# AG@PUI virtual seminar

This is a biweekly virtual seminar for algebraic geometers at primarily undergraduate institutions. In Fall 2024, it runs on Fridays at 3 - 4 pm (Eastern), 2 - 3 pm (Central), 1 - 2 pm (Mountain), and 12 - 1 pm (Pacific). The current organizers are Han-Bom Moon, Julie Rana, and David Swinarski.

This event is open to everyone, not only to the faculty at PUI. If you want to receive a biweekly announcement email, please contact Julie.

The seminar is broadcasted via zoom. Check the announcement emails for the link.

Bring a cup of coffee or tea!

## Fall 2024

Date: September 20.

Speaker: Adam Boocher (University of San Diego)

Title: From Classical Commutative Algebra to Some Special Diophantine Equations

Abstract: One of the first theorems one learns in a commutative algebra class is the "Principal Ideal Theorem" which essentially says that in a system of polynomial equations, the codimension of the corresponding variety is never more than the number of equations. In this talk, I'll share a bit of history and explain how this Theorem is actually the start of a rich story. The focus will be on two rather mysterious conjectures about betti numbers and I will explain an attempt to study them in a special case, using the relatively new techniques of Boij-Soederberg Theory. This approach leads to some interesting diophantine equations, which may shed light on the original conjectures. This is joint work with my two undergraduate students Noah Huang and Harrison Wolf.

Date: October 4.

Speaker: John Little (Holycross)

Title: Rational “multi-lump” solutions of the KP equation from cuspidal algebraic curves

Abstract: We discuss an application of algebraic geometry to the construction of certain solutions of a PDE modeling solitary wave (soliton) phenomena in two space dimensions and time (the Kadomtsev-Petviashvili, or KP equation). The connection between the theta functions associated with the Jacobians of (smooth) algebraic curves and solutions of this equation was a major development of the 1970's; in the 1980's, this provided significant progress toward a solution of the Schottky problem. In this talk we will discuss recent work on obtaining rational "multi-lump" KP solutions from cuspidal singular curves in a parallel way building on results obtained by the speaker together with Daniele Agostini, and Turku Ozlum Celik. Through discussions of the context and detailed explicit examples, we will strive to make this understandable for non-experts in this area.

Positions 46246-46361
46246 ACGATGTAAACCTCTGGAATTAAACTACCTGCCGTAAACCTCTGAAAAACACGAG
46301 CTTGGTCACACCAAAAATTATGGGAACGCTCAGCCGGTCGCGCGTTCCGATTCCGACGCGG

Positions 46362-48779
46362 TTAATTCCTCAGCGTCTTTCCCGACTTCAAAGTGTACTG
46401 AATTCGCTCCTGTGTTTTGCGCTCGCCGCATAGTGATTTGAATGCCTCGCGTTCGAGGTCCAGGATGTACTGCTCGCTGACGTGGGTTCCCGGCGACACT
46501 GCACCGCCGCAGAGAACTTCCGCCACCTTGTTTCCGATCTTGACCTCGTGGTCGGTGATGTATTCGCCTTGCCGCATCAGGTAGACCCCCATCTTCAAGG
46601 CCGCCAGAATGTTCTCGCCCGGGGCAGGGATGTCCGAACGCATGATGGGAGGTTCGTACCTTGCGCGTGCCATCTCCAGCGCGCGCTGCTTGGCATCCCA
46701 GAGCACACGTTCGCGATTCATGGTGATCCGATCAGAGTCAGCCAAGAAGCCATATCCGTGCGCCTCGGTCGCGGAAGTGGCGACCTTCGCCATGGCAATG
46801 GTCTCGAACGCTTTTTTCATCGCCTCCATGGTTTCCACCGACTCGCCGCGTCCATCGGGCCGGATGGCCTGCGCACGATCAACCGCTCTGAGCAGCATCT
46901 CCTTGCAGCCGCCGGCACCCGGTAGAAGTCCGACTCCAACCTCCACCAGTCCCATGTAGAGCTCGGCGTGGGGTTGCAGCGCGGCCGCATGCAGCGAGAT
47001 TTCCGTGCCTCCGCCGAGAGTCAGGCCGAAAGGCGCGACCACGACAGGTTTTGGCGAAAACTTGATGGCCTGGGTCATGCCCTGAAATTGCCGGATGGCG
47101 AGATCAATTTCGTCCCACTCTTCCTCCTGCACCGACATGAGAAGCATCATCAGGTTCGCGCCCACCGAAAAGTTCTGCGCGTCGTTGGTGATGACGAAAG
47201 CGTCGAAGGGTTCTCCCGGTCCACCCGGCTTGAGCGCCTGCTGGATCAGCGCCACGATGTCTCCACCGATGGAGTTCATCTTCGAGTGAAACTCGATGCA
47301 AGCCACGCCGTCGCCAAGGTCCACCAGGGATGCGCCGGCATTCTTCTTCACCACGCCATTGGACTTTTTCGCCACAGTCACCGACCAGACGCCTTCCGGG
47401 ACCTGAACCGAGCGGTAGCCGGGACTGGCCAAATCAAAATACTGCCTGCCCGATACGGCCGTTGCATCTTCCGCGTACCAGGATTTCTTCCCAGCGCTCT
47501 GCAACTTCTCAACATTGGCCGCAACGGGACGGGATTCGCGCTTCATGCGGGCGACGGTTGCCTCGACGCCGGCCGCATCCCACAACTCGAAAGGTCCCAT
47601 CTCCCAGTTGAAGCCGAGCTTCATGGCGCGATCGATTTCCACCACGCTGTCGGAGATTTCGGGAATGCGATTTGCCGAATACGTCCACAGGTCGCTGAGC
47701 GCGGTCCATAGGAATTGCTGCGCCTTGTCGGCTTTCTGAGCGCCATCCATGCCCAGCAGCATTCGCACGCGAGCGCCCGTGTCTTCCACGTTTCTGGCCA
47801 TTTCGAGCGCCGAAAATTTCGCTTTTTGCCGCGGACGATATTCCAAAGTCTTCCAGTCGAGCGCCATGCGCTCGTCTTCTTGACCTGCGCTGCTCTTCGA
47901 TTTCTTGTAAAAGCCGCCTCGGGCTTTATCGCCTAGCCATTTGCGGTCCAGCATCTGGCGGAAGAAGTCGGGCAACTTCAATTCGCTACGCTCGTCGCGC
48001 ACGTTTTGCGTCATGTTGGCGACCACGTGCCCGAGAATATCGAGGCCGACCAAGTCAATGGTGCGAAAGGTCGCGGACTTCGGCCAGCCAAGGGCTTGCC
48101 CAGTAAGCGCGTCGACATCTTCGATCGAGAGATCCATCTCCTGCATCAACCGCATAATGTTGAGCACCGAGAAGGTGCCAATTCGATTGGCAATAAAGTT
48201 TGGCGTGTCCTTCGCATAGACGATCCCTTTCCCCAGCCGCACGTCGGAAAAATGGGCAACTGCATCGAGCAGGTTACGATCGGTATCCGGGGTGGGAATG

Date: October 18.

Speaker: Ursula Whitcher (Mathematical Reviews)

Title: The divisors under the rainbow

Abstract: Adinkras are decorated graphs that encapsulate information about the physics of supersymmetry. If we color the edges of an Adinkra with a rainbow of shades in a specific order, we obtain an associated algebraic curve. We use this structure to characterize height functions on Adinkras, then show how to encapsulate the same information using data from our rainbow. We give a complete description of the map in the case of the 5-dimensional hypercube Adinkra. This talk describes joint work with Amanda Francis.

Date: November 1.

Speaker: Gabriel Dorfsman-Hopkins (St. Lawrence University)

Title: TBA